Q & A: Week One – Letting Go of the List

I want to begin by saying that I am FLABBERGASTED by and deeply grateful for the response to last Friday’s introductory post in this . . . shall we call it a series? I want to call it a conversation, one in which we can share questions, ideas, concerns, without ever doubting anyone else’s sincerity or questioning one another’s commitment to growing in grace. I also want to state very clearly (and undoubtedly, will do so again) that I do not pretend to have answers to All.The.Questions. I don’t think that is possible or, quite frankly, even desirable.

We are works in progress, designed by God to search and seek until we are found. I hope you will consider this space a safe one for exploration, wondering and discussion. And I’m pretty sure that those of you who are here are not interested in argument, in fact are exhausted by it. So. . . may this be a place for stories, for honest questions, for differing opinions . . . but not a place for theological arm-wrestling. We’re all pilgrims on the way, and it’s good to walk that way together, don’t you think? I have barely scratched the surface of this week’s topic, and I will be looking at it again in this conversation, I’m sure!

Next week’s question?

What’s with this ‘more of Jesus, less of me’ stuff?

DSC00474 Surf’s up! And the water looks great. So grab your board, find a trail down to the beach and let’s venture out into the deep, blue sea.

Safety first, however.

Remember that the ocean is vast, extends way beyond our view, is deeper than we can imagine and can sometimes prove treacherous. Even if we’re waiting right next to each other for a new set of waves, each of us will have our own experience.

We’ll use the same general skill set, grapple with similar pieces of equipment, and wave at one another when the next swell rises. But when we catch that ride, we’re on our own, finding our way back to the beach. DSC00492 We can share with one another helpful hints, scary stories, good (or bad) memories of past ventures out into the deep. And that’s a very good thing, that sharing. We can teach each other, learn together, experience the rolling of the water as a team. But what we cannot do is make assumptions or hold onto unrealistic expectations about any of it. We’re all finding our way. And by the grace of God, we’ll discover reservoirs of courage and grace we didn’t know were possible. 


So, bearing all that in mind, let’s push our way out into the deeper water for a while. 

Earlier this month, I wrote a one-word post for 2014, bemoaning the fact that the word I was given is NOT a favorite of mine. It’s a word that carries piles of negative freight, instills fear in the hearts of toddlers, and frustration in the minds of most adults. It flies in the face of what we believe is the highest value known to humanity: freedom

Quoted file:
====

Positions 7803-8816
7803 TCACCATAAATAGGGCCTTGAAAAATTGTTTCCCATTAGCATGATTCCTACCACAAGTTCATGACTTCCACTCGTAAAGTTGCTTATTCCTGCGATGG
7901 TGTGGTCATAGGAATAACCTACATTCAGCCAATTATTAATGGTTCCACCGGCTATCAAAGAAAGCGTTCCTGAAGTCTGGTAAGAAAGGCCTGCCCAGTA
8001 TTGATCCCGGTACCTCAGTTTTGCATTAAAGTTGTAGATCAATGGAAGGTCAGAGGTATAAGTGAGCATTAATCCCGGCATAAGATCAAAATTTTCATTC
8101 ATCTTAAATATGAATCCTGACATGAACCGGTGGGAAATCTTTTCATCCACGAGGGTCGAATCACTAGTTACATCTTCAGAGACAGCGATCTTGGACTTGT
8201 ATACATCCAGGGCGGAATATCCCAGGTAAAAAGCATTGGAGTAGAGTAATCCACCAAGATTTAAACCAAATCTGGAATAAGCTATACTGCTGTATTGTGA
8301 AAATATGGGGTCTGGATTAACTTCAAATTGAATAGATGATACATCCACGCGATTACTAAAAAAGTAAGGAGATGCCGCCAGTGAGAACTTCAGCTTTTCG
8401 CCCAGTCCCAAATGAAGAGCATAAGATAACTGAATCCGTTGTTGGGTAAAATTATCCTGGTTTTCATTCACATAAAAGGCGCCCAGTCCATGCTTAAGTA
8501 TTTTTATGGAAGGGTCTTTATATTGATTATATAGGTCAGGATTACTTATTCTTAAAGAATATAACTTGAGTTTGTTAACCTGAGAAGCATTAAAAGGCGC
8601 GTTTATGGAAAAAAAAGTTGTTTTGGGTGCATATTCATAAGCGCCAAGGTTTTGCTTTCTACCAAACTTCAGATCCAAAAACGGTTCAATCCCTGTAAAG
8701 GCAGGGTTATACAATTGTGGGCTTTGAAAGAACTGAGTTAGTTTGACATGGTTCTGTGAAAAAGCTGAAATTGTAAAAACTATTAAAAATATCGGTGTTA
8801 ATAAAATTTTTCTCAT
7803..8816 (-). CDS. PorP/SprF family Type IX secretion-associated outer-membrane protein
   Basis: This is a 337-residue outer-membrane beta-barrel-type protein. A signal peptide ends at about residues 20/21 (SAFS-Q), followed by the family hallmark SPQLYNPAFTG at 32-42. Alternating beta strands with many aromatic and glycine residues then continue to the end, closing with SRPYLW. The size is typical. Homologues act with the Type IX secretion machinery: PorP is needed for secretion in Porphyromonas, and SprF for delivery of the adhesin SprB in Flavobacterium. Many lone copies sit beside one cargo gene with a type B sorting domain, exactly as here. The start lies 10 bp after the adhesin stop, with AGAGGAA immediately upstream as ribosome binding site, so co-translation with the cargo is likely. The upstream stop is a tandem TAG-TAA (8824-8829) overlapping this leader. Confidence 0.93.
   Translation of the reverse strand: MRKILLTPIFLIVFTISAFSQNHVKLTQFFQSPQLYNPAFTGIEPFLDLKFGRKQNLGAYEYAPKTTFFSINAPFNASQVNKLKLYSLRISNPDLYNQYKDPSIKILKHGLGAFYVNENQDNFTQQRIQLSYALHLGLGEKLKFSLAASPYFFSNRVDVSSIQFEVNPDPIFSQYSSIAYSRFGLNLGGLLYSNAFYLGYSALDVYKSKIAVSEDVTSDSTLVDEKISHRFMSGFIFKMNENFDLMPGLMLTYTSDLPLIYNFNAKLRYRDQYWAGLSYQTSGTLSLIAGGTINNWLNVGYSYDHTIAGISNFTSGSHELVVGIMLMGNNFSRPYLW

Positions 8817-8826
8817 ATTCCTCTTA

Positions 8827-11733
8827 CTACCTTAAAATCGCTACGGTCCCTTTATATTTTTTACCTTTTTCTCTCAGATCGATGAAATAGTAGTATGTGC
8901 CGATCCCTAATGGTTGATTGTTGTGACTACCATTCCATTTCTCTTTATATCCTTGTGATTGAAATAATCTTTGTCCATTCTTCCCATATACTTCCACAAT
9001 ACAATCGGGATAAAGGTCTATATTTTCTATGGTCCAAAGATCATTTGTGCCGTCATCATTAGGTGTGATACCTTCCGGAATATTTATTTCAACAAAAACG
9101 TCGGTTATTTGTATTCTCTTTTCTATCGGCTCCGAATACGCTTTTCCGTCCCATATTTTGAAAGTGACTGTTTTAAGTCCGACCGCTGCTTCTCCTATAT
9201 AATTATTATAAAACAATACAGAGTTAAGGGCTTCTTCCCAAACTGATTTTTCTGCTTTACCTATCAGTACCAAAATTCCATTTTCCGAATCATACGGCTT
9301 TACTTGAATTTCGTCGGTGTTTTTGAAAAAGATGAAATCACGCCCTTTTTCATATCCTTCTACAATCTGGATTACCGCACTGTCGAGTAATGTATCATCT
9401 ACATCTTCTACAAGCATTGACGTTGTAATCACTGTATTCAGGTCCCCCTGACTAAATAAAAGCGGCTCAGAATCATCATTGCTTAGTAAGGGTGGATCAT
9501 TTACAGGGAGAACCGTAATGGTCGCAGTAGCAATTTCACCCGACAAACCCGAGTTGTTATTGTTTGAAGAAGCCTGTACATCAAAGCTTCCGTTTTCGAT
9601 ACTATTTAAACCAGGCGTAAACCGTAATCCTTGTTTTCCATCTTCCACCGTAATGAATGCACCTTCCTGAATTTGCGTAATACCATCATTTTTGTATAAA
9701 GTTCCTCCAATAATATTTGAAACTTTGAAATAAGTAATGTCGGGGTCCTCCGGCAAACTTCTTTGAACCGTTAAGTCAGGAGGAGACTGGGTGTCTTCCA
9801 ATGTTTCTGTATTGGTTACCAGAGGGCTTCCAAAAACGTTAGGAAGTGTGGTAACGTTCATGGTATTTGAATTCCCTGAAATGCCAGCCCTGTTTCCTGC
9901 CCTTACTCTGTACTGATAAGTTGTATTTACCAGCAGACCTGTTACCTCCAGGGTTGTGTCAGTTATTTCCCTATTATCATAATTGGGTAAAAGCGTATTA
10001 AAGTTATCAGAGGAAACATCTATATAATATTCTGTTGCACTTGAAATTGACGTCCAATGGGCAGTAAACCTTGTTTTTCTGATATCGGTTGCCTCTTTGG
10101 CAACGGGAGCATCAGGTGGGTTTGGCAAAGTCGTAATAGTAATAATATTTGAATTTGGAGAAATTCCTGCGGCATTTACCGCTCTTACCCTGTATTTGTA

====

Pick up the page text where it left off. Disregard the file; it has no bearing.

My 2014 word is this one: obedient.

I’ve wrestled with this word for most of my life, my rebellious heart resisting the very sound of it. Strangely enough, however, I have lived my life in an outwardly obedient way. I never did anything as a teenager that brought angst to my parents. Yes, I was outspoken, given to crying jags, and beginning to pull away from a wonderful but sometimes invasive mother. Still, I was a good girl.

A very good girl.

There was a problem with that, however, and it took me a long time to figure out what that problem was. Yes, I was obedient to the ‘rules,’ both written and unwritten. The rules of my family, my culture, my church environment. I was downright dutiful in many ways, helpful around the house, caring for my much-younger brother, getting good grades in school, not experimenting with anything. I learned to conform, to live up to the expectations of all kinds of others, and I worked hard to be pleasing, lovable, accepted. I had a clear picture of right and wrong in my mind and I toed the line conscientiously. Sometimes too conscientiously.

Yes, indeed, I was obedient.

But I don’t think I had a clue what that word meant. In fact, I’m still learning, unpeeling layers, redefining terms. I had internalized a long list of rules as a young kid, and that list just kept getting longer as I moved through high school and college. A few of those rules are part of my life today — I’ve learned that boundaries and limits can sometimes be gifts, giving shape to life, and hope in the midst of confusion.

But the problem with a too-long list of rules is that it can become like that many-headed water monster of old, the Hydra, the one that grew two heads for every one you cut off. Before you know it, you can find yourself gasping for air, the very life sucked out of you as you frantically try to contain all of life’s contingencies in their own secure, little boxes.

Here is just one, small example. Very personal to me, not necessarily applicable to you.